1. The whole idea behind the Doctors nowadays, as far as I’m concerned, and this is my personal opinion and that of many others, is to not let the person die but not make them totally well. They want to keep people in a space where they have to keep coming back, and them….well… profiting from the misfortune of someone else. Our society has created this! And we have permitted it! Studies have shown that 80% of disease is due to stress, and unresolved issues that we have no knowledge of how to handle because the solution has always been, take a pill. We have the capacity of healing ourselves but we need the awareness, the tools, the motivation, and determination to do so. If we take the route of the pill, it is the path of least resistance and the consequences are exactly what we are seeing now. If we choose to investigate, reflect, and search out the knowledge that has been lost thru the years that is what would be best for us, then we can begin to heal ourselves without any chemical substance. By getting to the root of what has caused the ailment to begin with, we can start to heal ourselves and eradicate the problem from its root not placate it with a pill which will not address the issue and that will keep us reliant upon it.

  2. I agree that the precursor to disease is stress! Seems like that would be a good place to begin health education–how do you deal with your stresses? Thanks for stopping by and commenting. I appreciate you.

  3. Brilliant post. Stress and anxiety are the true killers – they destroy SO much, and alter so many normal functions in such negative ways. I hold out hope, but I do not believe that I will ever see a true change in mental health treatment in my lifetime. Peace . . .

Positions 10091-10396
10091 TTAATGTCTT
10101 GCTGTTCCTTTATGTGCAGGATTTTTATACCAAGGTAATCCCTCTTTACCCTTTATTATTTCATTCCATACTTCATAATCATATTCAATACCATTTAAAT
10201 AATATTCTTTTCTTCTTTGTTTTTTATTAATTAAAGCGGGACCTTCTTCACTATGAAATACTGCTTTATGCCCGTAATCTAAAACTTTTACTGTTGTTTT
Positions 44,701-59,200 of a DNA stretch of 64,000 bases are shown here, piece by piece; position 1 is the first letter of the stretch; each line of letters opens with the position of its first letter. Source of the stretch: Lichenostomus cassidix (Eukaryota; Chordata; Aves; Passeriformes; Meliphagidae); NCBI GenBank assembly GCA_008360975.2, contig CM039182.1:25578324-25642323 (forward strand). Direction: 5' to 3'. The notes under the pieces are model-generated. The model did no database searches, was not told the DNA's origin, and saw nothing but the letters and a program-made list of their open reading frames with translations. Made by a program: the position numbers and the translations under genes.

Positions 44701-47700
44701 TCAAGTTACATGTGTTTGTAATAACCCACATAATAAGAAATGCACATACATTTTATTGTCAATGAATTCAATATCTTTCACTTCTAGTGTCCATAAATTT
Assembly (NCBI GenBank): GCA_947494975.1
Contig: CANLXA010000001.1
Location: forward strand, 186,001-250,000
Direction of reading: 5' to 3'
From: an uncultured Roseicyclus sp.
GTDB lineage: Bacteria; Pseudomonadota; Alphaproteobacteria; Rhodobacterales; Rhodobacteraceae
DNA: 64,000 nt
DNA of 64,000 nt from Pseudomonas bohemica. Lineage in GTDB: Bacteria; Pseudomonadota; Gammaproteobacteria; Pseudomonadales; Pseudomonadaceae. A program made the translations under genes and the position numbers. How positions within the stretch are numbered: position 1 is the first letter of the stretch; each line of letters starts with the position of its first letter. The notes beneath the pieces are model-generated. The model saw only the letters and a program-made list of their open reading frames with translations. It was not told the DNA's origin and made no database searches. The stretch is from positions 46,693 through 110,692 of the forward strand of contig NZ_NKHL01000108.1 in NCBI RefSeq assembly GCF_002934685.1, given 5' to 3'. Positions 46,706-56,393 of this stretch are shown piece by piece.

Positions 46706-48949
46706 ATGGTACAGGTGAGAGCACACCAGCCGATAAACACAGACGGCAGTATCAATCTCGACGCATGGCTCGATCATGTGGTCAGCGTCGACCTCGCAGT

4. Gret post. I know the struggle with anxiety. a few years ago, I wa struggling and my GP refered me to a Psychiatrist because I needed some time off work and the Insurance co. wanted a referal. The Psychiatrist diagnosed me as Bipolar and wanted me to go on Lithium. a drug that requires periodic blood tests because it can damage the liver. I refused. I am no Doc, but I am not bipolar. I wonder how many people are drugged in error with the wrong meds. It is a sad state we are in.

  5. And I wonder how many doctors prescribe medication because they don’t really know what else to do. Makes me wonder what they’re teaching them in medical school these days!

  6. Beautiful post. I agree that we seem to try to “quick fix” a solution. Your list of ideas is very helpful. I think we are quick to forget that we still have some control over ourselves and I believe that actions like these will truly help everyone. These things take time, though. And that is something we seem to have the least amount of.

  7. Thanks Adrianne. You are right, we do have some control over ourselves and a great deal of health care, mental or otherwise, is about being pro-active! Thanks for stopping by.

  8. I believe this problem is one of the most lethal offshoots of consumerism.These big Pharma industries and their enticing methods have us all believing in miracle drugs that are in reality nothing more than flying unicorns..Like you said, extensive medication for anything and everything is fatal! I hope your post helps people realize that they still have control over how they feel and think.Going back to the basics is what we need to do..Kudos!

  9. Oh, I so know what you are saying. At the present tme, I’m taking 2 drugs for depression, 1 for anxiety (5 a day), and1 to prevent hallucinations, I am taking maximum doses of every one. I should be a walking zombie with all those drugs in me. How would I know if I didn’t have one of these problems anymore?

  10. A wise post, and I agree with most everything you say. Still . . . Based on observation of people I have known well, or only in passing, I think it is equally true that many people have a real phobia about going to a doctor. People who desperately need help often have an unreasonable fear of taking any pill, for any reason.